• AI
  • Molecular Imaging
  • CT
  • X-Ray
  • Ultrasound
  • MRI
  • Facility Management
  • Mammography

Patient Information: What to Expect


RFA is a minimally invasive treatment, so it is less taxing on the body than surgery. In many cases, it can be performed on an outpatient basis. You may be able to leave the hospital the same day and should be able to resume normal activities the day after treatment.

Preparing for RFA
• You and your doctor will discuss whether you should undergo general or local anesthetic.
• Don’t eat solid food for eight hours before the procedure.
• You may continue to drink clear, non-alcoholic fluids up until two hours before the procedure.
• Tell your doctor if you are taking aspirin or any blood thinners.
• Blood will be drawn for standard tests.

A cluster of three needle electrodes can be used to ablate a larger volume of tissue than a single needle electrode. (Provided by Valleylab)

During the Procedure
• Your vital signs will be monitored.
• An IV line will be inserted to deliver fluid, medication, and anesthetic.
• If you are undergoing a local anesthetic, a numbing agent will be injected into the site of the procedure.
• The doctor will use ultrasound, CT, or MRI to locate the tumor.
• Using the image generated, the doctor will guide the needle electrode into the tumor. This may cause some discomfort.
• You’ll be asked to stay as still as possible as the generator produces heat at the tip of the needle electrode.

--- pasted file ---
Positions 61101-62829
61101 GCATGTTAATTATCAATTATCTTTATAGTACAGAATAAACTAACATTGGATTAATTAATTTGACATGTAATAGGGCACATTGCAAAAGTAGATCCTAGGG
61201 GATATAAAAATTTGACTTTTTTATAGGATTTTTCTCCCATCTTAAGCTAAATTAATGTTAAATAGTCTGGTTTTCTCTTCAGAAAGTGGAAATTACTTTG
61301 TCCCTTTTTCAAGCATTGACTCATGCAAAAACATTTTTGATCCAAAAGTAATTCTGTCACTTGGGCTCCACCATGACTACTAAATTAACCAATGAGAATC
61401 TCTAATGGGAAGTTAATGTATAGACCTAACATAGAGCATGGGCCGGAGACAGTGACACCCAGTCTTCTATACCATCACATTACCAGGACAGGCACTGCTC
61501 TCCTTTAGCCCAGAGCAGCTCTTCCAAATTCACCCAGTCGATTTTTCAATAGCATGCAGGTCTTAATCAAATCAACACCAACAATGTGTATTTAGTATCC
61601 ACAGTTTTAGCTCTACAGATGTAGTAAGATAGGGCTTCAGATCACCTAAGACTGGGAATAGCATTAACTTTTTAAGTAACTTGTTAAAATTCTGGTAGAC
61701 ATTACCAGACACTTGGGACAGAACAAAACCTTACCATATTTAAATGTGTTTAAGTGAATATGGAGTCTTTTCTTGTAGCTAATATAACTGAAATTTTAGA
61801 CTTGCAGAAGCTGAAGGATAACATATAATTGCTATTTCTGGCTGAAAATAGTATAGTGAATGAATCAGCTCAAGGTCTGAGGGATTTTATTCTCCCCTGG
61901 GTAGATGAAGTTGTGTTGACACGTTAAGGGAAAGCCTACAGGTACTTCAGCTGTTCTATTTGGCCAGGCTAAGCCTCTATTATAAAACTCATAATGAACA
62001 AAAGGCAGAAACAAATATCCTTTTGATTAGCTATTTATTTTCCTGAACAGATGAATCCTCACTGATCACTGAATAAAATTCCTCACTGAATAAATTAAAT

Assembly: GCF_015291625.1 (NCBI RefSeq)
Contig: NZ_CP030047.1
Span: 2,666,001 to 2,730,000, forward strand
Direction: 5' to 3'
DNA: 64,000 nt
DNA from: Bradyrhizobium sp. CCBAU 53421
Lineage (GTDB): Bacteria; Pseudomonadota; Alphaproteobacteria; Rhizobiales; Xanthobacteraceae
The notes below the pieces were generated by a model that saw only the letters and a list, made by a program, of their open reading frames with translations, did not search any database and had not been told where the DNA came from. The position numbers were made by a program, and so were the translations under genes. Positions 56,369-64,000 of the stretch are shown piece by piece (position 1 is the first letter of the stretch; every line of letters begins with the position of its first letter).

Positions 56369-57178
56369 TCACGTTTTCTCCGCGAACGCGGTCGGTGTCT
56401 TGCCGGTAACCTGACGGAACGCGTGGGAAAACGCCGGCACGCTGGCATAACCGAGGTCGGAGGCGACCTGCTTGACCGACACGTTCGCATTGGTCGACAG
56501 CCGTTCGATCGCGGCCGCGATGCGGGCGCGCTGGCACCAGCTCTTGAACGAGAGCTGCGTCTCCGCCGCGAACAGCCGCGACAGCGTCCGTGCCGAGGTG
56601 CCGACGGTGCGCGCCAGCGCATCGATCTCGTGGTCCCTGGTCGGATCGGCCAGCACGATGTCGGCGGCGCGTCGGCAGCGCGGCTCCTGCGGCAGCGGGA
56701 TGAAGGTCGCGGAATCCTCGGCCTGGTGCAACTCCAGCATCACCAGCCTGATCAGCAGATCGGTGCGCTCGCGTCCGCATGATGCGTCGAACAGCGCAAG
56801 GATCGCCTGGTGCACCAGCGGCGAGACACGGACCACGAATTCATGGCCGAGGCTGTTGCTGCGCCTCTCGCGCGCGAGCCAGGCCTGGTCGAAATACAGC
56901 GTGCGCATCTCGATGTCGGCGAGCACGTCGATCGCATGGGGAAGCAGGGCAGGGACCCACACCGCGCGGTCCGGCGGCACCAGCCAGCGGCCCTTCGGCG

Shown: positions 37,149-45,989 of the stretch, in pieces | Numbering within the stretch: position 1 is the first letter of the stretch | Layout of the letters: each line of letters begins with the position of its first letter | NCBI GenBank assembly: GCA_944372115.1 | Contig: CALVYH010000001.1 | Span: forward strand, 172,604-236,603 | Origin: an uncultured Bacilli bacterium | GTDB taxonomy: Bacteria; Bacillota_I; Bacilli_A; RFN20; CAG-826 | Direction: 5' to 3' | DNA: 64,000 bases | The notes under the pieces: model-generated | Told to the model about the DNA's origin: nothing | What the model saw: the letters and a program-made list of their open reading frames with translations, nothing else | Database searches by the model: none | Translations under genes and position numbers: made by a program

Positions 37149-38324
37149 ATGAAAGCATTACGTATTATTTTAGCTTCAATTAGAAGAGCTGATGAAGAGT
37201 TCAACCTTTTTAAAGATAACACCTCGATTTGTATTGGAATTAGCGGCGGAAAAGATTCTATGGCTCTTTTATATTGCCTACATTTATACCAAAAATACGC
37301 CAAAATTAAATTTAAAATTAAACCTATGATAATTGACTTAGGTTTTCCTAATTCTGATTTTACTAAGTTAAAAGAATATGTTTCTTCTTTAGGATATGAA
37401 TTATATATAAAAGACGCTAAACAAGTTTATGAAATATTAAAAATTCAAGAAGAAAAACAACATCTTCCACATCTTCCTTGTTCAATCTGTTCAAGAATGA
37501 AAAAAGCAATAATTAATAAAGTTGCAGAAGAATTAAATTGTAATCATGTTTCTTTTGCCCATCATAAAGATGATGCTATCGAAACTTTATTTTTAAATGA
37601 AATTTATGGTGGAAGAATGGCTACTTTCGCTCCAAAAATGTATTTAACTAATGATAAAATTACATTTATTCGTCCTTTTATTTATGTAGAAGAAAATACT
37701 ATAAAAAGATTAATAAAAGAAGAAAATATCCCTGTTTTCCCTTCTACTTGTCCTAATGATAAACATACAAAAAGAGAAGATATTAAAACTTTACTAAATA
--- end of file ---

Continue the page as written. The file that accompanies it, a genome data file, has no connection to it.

• Depending on the size of the tumor, the needle electrode may be repositioned and the process repeated.
• The treatment process will take between 10 and 60 minutes.

After the Procedure
• The needle will be withdrawn from the site.
• A small bandage will cover the insertion site.
• You’ll typically be placed on bed rest for at least two hours.
• The dead tumor will not be removed-it will naturally shrink and be replaced by scar tissue over time.

Side Effects
• There may be some pain, bleeding, or bruising at the site of the needle electrode insertion.
• You may experience a headache or some nausea.
• There is a slight risk of infection at the needle electrode insertion site. Contact your doctor if you experience a fever of more than 101.5 degrees.

After the tumor has had time to shrink, your doctor will use ultrasound, CT, MRI, or PET imaging to check the size of the tumor and see if there is any recurrence of cancerous growth at the margins of the site. Expect to undergo a series of follow-up sessions.

Many insurance providers cover RFA for treatment of liver and bone tumors. They may also cover RFA treatment for other types of tumors.

Related Videos
Could Pluvicto Have a Role in Taxane-Naïve mCRPC?: An Interview with Oliver Sartor, MD
New SNMMI President Cathy Cutler, PhD, Discusses Current Challenges and Goals for Nuclear Medicine
Where the USPSTF Breast Cancer Screening Recommendations Fall Short: An Interview with Stacy Smith-Foley, MD
A Closer Look at MRI-Guided Transurethral Ultrasound Ablation for Intermediate Risk Prostate Cancer
Improving the Quality of Breast MRI Acquisition and Processing
Can Fiber Optic RealShape (FORS) Technology Provide a Viable Alternative to X-Rays for Aortic Procedures?
Does Initial CCTA Provide the Best Assessment of Stable Chest Pain?
Making the Case for Intravascular Ultrasound Use in Peripheral Vascular Interventions
Can Diffusion Microstructural Imaging Provide Insights into Long Covid Beyond Conventional MRI?
Assessing the Impact of Radiology Workforce Shortages in Rural Communities
Related Content
© 2024 MJH Life Sciences

All rights reserved.